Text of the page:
Part way through the main atrium, everything in me slowed even as the humans around me seemed to increase their pace to take in everything in the time allotted. Michelange sensed it in me — a complete urge to not take in too much. Our ramble through the rooms took on the quiet pace of the sailboats and water lilies and strange quiet meadows that began to slowly reveal themselves to us. I began to feel euphoric. There was one piece in particular that grabbed something in Michelange and made him forcefully stop me in front of it. With a rough hand and tongue he positioned me in front of the painting demanding me to take it in, to stand in a certain way, to look at the painting from a certain perspective. I wanted to slap him for his brusqueness, but strangely I found myself listening to his instruction. As my gaze began to see the painting from the perspective that he demanded from me, something utterly shifted in the painting, and its dimensions revealed themselves to me.

I am not sure how long it is we stood there, but every flower awoke for me, each blade of grass sprung to attention. I began to see things in the painting that I swore were not there before. It rose up to meet me, this quaint little painting of a woman and a little boy walking down a hill into a meadow. I felt like I was on acid. I felt like everything around me had disappeared except for Michelange’s heart beating against my back and the breathing and alive square of paint in front of me. I was given the gift of gentle catharsis born out of my engagement and mindfulness in front of a great work of art. Within the space of this experience: the violence of love, a struggle with patience and breath, miracles revealed, poppies springing out at me like explosions, the breath of my lover, and most centric, the art object as a causal force.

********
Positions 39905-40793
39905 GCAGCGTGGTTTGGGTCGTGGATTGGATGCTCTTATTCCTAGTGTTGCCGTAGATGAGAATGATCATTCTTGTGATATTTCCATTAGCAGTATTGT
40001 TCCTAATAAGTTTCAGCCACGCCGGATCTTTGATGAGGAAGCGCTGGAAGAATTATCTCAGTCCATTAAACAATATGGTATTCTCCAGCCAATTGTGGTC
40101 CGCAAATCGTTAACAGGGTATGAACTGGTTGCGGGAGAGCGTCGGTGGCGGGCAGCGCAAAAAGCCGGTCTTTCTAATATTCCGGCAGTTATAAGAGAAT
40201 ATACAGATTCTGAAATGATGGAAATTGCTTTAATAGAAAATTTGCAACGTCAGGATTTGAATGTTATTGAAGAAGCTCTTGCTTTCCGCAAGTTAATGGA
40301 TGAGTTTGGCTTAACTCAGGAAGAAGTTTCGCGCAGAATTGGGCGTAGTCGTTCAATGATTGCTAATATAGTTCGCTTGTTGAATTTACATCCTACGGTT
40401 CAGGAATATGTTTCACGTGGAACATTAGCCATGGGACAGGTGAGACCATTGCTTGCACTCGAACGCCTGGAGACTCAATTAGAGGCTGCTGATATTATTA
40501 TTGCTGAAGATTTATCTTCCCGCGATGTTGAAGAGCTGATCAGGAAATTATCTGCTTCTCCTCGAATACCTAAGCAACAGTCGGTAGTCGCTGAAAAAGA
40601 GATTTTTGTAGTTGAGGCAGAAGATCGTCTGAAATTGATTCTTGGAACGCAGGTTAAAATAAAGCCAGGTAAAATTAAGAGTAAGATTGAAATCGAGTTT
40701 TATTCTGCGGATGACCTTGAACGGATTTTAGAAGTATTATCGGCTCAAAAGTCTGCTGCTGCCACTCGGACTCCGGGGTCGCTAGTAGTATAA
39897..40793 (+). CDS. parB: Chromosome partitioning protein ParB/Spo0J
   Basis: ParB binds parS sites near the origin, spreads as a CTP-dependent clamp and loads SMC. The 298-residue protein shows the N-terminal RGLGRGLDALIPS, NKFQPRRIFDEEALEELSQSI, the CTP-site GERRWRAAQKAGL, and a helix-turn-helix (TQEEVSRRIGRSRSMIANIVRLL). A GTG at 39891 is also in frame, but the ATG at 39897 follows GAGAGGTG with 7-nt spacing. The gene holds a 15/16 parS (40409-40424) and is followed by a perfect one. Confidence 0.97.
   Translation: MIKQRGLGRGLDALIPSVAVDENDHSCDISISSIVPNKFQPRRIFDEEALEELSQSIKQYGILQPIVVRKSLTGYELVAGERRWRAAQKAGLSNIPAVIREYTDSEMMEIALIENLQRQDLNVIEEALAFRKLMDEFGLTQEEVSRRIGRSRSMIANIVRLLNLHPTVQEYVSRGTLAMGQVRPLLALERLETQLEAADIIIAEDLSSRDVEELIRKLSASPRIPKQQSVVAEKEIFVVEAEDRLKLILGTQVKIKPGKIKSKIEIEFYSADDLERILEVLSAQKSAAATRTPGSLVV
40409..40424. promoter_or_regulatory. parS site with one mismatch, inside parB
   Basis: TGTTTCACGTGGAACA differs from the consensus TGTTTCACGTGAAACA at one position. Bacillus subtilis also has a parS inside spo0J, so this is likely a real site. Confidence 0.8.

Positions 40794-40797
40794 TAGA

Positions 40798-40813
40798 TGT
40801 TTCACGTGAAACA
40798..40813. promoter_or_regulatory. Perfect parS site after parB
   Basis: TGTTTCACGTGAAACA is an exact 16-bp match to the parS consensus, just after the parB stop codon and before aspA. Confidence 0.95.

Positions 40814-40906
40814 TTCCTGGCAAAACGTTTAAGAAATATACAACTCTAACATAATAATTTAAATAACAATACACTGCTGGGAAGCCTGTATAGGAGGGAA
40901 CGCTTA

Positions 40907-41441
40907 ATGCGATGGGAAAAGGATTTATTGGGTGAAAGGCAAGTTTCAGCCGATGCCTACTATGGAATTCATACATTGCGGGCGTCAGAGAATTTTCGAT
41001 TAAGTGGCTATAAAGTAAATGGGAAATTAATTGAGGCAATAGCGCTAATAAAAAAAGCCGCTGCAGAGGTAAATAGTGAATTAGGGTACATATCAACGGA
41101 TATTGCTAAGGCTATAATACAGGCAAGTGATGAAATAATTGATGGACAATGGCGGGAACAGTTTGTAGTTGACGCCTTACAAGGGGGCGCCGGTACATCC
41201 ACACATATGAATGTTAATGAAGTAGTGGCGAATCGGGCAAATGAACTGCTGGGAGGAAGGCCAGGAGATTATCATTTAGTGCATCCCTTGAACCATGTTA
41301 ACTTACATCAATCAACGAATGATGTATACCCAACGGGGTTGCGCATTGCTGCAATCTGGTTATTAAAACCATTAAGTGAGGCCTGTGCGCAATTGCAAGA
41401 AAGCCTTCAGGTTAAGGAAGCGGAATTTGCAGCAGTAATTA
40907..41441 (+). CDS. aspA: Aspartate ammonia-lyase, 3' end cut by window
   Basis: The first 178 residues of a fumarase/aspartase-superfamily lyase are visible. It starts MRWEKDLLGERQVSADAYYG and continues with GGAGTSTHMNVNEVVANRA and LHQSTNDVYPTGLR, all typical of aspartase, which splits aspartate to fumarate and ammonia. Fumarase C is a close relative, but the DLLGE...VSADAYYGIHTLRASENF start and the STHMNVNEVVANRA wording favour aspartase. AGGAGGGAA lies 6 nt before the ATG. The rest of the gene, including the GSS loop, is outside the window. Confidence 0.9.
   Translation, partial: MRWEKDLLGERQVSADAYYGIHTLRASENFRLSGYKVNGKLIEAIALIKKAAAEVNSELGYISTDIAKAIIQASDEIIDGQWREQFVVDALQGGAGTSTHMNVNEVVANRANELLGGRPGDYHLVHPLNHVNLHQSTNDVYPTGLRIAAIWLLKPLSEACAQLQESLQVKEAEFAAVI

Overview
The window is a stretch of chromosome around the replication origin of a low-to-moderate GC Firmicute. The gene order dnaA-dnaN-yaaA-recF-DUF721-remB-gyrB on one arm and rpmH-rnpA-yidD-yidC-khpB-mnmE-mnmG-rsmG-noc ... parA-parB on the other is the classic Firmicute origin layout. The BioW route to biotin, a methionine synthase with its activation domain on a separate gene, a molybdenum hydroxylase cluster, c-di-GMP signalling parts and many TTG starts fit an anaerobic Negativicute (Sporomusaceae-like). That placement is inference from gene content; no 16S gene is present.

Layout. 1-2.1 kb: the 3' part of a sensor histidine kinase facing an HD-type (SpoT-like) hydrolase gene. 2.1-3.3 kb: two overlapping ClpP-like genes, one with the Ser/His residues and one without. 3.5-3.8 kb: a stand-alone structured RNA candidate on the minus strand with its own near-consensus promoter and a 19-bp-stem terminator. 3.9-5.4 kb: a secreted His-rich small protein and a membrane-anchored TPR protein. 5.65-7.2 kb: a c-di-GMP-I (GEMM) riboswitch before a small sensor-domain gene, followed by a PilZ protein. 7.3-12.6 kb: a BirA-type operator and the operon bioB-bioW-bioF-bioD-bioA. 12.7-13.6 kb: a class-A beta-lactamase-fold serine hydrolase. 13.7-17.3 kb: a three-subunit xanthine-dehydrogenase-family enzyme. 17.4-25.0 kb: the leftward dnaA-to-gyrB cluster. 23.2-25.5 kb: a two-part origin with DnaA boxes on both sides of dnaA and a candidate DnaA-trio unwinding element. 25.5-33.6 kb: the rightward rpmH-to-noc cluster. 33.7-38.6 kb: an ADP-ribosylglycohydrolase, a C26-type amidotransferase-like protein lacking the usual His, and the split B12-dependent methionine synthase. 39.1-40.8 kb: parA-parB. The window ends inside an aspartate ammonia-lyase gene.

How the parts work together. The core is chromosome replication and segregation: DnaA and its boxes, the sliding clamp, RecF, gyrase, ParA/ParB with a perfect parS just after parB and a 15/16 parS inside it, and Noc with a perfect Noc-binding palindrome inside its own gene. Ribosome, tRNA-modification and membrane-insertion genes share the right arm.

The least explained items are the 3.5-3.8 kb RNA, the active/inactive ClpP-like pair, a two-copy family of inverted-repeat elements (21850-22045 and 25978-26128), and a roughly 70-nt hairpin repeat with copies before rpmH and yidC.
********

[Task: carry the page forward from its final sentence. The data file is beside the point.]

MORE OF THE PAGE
Here is an excerpt from Art Objects by Jeanette Winterson.

The photo gallery is of images of my metro ride and walk to Orsay, plus an image of our painting that changed us.

Do you have suggestion for a topic for Melanie for a future column? Send an email to submissions@openbooktoronto.com with the subject line "Melanie Janisse."


Melanie Janisse is a native of Windsor, Ontario where she retains memories of old docks jutting out into the Detroit River and the smell of hops. Melanie began her education by leaving home early and wandering around the abandoned houses of inner city Detroit, and then the intense forests of the Canadian West Coast. Formally she holds degrees form Concordia University in Communications and Literature and from Emily Carr University of Art and Design in Photography. Melanie has resided in Toronto for the past nine years, keeping active as a visual artist, poet, designer and shop owner. Her work has appeared in Luft Gallery, Common Ground Gallery, Artcite Gallery, Dojo Magazine, Pontiac Quarterly, The Scream Literary Festival, The Southernmost Review, The Northernmost Review and The Windsor Review. Her first poetry book, Orioles in the Oranges (Guernica Editions), tells the tale of on old Metis legend, allowing it to dovetail with Detroit's gritty modernity in an unforgettable series of prose poems. Melanie is happy to be a part of Open Book: Toronto ruminating about books and book-like things around Toronto.

Photos by Melanie Janisse.